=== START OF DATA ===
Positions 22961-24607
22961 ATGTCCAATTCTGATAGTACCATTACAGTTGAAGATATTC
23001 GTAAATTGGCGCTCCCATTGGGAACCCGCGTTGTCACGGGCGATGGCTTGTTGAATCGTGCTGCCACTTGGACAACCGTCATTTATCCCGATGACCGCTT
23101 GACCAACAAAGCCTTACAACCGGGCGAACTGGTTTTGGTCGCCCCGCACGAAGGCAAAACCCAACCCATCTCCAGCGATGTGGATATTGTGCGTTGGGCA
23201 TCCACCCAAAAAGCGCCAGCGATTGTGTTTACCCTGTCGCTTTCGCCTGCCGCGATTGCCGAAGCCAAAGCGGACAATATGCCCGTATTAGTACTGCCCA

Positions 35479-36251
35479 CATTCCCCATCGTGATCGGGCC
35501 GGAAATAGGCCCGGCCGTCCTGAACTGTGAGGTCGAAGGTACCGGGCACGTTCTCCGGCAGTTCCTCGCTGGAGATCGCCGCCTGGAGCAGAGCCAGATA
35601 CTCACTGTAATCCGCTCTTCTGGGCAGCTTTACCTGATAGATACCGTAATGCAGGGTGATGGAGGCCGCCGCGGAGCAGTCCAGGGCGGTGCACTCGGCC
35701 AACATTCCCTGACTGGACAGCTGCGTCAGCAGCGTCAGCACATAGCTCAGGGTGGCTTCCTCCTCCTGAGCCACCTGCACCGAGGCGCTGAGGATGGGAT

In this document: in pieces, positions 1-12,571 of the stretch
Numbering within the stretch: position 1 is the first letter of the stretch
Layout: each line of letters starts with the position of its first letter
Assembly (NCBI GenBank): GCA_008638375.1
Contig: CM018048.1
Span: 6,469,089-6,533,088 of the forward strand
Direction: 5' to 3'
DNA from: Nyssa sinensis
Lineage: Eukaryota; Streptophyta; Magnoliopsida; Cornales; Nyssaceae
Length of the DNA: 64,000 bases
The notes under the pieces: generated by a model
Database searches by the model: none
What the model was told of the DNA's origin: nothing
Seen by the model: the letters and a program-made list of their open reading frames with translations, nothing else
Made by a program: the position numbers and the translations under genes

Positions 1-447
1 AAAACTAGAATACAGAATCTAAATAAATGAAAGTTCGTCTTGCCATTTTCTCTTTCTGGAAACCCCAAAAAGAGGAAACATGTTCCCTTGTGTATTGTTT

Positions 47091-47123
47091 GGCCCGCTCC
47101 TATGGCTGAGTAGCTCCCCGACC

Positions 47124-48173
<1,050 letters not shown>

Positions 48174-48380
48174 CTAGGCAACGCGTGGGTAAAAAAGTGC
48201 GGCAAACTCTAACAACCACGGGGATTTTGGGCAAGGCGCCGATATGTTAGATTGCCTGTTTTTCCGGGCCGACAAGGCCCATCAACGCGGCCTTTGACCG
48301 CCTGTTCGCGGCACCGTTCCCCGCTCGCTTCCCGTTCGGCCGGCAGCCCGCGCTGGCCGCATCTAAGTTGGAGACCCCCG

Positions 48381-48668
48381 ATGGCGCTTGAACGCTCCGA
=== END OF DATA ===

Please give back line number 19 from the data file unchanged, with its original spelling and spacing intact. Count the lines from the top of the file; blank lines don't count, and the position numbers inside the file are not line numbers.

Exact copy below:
Lineage: Eukaryota; Streptophyta; Magnoliopsida; Cornales; Nyssaceae